On the top right underneath the board I've mounted a Loop Master Pedalpatch so that I can have easy access for my guitar and amp. It's a super affordable way to clean up your routing.

Here you can see how the pedal patch works beneath the board as well as get a view of my JHS Little Black Buffer pedal also mounted beneath the board. In addition to the buffered splitter I've had installed into my Ernie Ball Volume pedal this bad boy buffers my original signal from my guitar all the way to my amplifier. It doesn't matter how nice your pedals or cables are. If you're running pedalboards with patch cables then you are losing tone. This little guys solves that problem.

As you can see I've tried to keep things as clean as possible beneath the board with the wiring and routing. I'm using a combination of both George L's and Lava cables. Both are solder-less and provide the freedom to wire your board any way you like rather than be constrained by positioning. I'm powering everything with the Voodoo Lab Pedal Power 2 which Pedaltrain makes easily mountable underneath (another reason they are super badass).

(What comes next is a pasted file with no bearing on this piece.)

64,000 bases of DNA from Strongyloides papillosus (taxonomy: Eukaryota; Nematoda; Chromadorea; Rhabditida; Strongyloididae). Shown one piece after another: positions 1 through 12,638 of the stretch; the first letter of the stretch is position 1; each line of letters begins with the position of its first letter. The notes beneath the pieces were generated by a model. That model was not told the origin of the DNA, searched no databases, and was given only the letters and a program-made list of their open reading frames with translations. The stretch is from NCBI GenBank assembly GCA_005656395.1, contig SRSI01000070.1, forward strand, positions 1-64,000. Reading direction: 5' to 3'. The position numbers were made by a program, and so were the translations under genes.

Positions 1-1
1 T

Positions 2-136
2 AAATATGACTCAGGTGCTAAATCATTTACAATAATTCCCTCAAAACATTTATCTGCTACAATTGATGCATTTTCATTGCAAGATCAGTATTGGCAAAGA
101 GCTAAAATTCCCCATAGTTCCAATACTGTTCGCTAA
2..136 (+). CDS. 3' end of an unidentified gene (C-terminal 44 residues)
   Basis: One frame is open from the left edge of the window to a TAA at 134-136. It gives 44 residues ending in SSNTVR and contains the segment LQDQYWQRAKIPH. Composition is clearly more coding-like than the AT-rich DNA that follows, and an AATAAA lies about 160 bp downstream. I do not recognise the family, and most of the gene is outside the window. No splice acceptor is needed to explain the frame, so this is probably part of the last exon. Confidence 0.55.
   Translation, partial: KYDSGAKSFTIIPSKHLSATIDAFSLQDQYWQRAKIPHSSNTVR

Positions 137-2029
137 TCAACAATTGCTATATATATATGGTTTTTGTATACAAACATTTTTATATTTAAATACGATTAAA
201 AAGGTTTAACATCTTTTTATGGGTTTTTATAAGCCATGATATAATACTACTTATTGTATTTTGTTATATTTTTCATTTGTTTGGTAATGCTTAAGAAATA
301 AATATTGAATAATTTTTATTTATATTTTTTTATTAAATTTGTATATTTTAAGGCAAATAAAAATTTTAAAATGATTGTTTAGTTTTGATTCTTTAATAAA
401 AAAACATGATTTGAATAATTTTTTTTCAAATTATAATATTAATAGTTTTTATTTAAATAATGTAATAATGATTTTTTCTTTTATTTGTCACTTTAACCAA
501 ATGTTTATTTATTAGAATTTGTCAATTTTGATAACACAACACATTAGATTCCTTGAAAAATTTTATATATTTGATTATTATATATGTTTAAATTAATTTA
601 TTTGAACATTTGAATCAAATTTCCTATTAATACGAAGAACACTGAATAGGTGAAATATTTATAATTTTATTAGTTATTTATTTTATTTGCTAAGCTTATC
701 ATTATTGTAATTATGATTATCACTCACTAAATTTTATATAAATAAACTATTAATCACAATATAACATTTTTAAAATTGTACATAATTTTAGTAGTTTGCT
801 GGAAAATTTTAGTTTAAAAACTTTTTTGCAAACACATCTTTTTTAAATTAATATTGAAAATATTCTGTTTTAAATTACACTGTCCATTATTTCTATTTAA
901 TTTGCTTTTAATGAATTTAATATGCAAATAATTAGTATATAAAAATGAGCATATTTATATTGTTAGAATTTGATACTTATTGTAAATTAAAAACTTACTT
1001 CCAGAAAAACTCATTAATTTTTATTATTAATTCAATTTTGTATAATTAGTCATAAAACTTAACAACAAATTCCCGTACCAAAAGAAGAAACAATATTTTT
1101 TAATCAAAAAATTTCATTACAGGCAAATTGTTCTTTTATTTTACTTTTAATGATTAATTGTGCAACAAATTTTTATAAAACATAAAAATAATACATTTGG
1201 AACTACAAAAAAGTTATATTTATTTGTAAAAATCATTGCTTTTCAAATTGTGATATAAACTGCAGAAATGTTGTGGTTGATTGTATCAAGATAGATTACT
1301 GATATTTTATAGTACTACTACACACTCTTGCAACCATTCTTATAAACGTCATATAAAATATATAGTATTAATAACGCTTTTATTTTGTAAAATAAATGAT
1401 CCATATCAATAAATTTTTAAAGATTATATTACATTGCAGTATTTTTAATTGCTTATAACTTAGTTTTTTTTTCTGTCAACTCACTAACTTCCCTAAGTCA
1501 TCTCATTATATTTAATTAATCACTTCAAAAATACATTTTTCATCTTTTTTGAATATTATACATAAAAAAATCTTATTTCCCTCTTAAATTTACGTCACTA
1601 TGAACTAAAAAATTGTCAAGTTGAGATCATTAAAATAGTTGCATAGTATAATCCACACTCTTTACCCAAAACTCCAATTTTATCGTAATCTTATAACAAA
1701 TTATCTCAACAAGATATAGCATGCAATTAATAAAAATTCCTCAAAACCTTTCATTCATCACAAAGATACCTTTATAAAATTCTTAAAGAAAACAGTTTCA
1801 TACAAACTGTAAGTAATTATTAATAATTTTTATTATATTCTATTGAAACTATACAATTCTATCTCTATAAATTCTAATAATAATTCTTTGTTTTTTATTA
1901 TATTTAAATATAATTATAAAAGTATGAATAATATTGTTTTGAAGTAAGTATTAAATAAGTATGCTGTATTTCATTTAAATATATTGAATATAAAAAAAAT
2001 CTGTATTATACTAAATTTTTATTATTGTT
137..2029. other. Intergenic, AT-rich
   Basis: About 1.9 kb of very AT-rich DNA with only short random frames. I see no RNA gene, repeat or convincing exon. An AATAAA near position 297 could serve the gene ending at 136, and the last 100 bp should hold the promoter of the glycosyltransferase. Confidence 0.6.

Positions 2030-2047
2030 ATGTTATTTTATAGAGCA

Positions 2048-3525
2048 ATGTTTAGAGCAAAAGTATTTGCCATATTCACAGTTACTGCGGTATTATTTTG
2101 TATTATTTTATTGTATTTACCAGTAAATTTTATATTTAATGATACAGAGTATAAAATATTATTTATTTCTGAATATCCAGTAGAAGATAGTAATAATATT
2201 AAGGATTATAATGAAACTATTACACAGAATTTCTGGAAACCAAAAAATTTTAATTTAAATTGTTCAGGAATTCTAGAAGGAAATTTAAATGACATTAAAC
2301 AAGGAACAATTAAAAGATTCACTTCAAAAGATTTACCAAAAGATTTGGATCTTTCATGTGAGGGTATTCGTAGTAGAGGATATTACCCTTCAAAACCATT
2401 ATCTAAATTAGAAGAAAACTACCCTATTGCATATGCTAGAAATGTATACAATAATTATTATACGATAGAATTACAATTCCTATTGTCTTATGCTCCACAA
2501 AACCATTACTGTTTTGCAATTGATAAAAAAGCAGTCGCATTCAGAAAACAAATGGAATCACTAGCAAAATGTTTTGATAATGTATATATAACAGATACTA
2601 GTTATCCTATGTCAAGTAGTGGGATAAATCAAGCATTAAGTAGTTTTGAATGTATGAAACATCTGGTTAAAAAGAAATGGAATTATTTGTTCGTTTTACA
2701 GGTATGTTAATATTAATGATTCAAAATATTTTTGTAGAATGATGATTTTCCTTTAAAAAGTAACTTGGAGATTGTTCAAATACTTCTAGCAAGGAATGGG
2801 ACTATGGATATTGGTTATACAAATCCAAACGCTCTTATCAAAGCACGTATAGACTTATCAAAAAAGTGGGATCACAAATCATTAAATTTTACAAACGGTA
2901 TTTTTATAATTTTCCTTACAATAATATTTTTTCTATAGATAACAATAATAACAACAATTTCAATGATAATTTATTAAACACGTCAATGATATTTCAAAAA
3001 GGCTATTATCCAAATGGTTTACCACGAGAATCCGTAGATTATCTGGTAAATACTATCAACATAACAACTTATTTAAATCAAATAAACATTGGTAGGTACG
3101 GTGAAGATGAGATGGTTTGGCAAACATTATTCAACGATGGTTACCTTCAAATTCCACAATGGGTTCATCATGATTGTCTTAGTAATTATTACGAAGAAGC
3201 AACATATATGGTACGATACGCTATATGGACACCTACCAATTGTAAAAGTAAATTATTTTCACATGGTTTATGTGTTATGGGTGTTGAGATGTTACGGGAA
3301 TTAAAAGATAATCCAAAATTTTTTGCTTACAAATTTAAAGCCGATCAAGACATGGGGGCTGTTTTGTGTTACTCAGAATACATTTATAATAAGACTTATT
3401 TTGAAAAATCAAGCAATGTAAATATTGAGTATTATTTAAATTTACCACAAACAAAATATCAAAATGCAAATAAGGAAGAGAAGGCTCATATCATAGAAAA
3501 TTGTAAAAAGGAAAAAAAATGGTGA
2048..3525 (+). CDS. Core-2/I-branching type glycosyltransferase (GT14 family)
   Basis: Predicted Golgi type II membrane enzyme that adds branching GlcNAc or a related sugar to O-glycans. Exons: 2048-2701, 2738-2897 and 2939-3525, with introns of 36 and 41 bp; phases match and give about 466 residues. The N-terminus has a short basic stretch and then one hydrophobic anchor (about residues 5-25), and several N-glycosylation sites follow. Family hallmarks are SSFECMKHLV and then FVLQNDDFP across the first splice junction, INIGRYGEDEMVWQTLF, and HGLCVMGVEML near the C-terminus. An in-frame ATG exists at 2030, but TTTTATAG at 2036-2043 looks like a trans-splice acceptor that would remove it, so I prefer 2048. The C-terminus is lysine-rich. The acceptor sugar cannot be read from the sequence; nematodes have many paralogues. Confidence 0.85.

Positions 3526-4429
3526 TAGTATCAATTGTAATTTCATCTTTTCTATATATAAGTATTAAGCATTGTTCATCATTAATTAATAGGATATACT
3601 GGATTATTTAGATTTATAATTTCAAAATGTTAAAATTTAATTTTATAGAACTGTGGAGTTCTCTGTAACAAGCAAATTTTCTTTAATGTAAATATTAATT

A couple extra tidbits. My Empress Tremolo (analog tremolo with tap tempo), Electro Harmonix Micro Pog (polyphonic octave generator) and Zvex SHO (clean boost) are sitting on top of home made "boosters." I went to Home Depot and made several half inch boosters out of scrap wood based on the dimensions of my pedals. This is so that the pedals that sit on the back of the board are easily accessible without accidentally hitting knobs on the lower pedals. I covered them with black gaff tape and velcroed them to my board just like a pedal. Wala, a handy solution!